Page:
'Toddler-gate': protesters target minister's home with mock defecation
Protesters pretend to defecate outside So's house in latest demonstration
Protesters pretended to defecate and urinate outside the home of secretary for commerce and economic development Greg So Kam-leung yesterday.
About a dozen protesters gathered on MacDonnell Road, Mid-Levels, with placards saying "tolerate equals condone" and chanting slogans such as "tolerate me" in the latest demonstration against a pair of mainland parents who allowed their toddler to relieve himself in a Mong Kok street.
The protest was a response to a suggestion by So following the incident that Hongkongers "make allowances" for mainlanders. So later clarified his remarks saying he meant to ask Hongkongers to show respect and help educate mainlanders.
The actions of the toddler's parents sparked a furore after footage taken by a Hongkonger went viral. While many Hongkongers condemned the parents' actions, some on the mainland - including state media - were critical of those who documented such incidents.
So said yesterday he respected Hongkongers' freedom of expression and the government would "investigate possible solutions with the tourism industry to tackle the problem". He also hoped protesters could "spend time and effort on issues that are more constructive".
Meanwhile, the growth in the number of mainland visitors to the city for the Labour Day holiday appeared sluggish, statistics from the immigration department showed.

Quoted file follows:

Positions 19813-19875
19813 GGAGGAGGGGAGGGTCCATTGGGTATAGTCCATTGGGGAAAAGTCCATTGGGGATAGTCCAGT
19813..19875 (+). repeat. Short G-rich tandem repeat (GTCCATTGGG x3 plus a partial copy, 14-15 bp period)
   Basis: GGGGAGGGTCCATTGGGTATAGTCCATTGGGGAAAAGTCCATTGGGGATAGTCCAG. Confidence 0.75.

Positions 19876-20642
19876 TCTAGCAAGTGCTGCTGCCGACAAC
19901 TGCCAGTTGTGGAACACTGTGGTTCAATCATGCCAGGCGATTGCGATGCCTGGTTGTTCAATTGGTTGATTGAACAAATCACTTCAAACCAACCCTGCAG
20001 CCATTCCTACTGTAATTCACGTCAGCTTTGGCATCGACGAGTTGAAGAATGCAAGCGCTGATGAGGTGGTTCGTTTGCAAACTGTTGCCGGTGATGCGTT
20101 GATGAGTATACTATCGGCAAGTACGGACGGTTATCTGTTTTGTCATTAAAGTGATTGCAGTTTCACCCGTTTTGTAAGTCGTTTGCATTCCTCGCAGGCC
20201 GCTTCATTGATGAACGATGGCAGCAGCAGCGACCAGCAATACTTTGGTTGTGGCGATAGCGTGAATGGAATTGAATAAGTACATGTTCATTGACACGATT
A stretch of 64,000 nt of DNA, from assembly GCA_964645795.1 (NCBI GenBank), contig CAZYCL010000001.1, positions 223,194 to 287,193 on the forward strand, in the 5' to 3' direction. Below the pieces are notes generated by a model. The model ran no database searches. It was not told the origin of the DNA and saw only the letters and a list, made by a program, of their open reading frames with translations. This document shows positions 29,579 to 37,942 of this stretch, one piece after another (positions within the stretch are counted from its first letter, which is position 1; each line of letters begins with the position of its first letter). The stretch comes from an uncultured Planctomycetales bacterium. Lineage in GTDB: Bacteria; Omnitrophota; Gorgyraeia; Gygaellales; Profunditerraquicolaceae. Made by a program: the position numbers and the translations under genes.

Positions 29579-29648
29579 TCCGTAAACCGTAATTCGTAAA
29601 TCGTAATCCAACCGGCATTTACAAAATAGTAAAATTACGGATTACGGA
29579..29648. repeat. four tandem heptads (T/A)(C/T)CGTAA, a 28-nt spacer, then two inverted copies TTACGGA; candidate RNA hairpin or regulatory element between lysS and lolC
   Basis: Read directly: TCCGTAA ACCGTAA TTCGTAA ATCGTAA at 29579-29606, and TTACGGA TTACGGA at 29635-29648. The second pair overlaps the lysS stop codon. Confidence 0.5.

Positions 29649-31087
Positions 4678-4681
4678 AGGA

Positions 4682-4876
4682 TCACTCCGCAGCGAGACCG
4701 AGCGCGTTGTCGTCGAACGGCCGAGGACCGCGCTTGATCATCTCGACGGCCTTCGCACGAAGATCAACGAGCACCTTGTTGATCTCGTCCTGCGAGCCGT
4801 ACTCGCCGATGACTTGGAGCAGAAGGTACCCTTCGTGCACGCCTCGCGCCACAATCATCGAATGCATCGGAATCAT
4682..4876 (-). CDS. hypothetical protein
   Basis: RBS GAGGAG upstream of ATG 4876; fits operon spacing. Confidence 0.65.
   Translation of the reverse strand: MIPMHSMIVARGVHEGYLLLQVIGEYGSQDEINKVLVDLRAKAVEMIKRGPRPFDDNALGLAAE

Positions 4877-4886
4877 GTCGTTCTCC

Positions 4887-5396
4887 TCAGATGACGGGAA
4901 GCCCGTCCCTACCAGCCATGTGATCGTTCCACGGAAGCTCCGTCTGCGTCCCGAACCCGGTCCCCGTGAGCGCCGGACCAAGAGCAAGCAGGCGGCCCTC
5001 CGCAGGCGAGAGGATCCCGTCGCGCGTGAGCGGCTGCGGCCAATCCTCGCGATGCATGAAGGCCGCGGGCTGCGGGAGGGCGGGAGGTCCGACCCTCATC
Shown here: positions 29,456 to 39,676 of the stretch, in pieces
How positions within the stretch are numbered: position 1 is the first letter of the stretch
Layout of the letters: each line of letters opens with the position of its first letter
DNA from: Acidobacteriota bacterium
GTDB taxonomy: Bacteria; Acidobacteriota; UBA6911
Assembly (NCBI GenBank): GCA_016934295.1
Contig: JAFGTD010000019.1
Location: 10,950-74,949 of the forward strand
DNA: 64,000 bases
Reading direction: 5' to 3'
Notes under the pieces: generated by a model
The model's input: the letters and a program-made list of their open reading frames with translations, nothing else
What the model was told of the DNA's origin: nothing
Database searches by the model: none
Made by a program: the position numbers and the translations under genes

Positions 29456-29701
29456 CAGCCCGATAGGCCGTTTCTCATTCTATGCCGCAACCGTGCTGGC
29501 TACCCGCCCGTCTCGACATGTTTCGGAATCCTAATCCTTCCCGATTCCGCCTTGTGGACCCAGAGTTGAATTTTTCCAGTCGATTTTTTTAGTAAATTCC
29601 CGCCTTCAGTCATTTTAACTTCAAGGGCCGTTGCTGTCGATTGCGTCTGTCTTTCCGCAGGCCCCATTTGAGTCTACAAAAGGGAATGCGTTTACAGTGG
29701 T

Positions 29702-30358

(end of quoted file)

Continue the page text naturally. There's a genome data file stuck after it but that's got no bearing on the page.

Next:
There were 387,000 mainlanders visiting Hong Kong during the first three days of the holiday this year, compared to 385,000 last year.
Joseph Tung Yao-chung, executive director of the Travel Industry Council, said that lingering anti-mainlander sentiment could adversely affect the number of visitors for upcoming mainland holidays such as the National Day golden week in October.
In a separate development, state broadcaster CCTV reported that some unscrupulous travel agencies in Shenzhen and Zhuhai had helped mainlanders get counterfeit visas or air tickets to travel to Hong Kong, exploiting the seven-day permit-free period for mainlanders in transit. Mainland authorities have tightened the issuing of entry permits to Hong Kong and Macau.
The Immigration Department said officers would refuse entry or repatriate any visitor who did not comply with the immigration guidelines.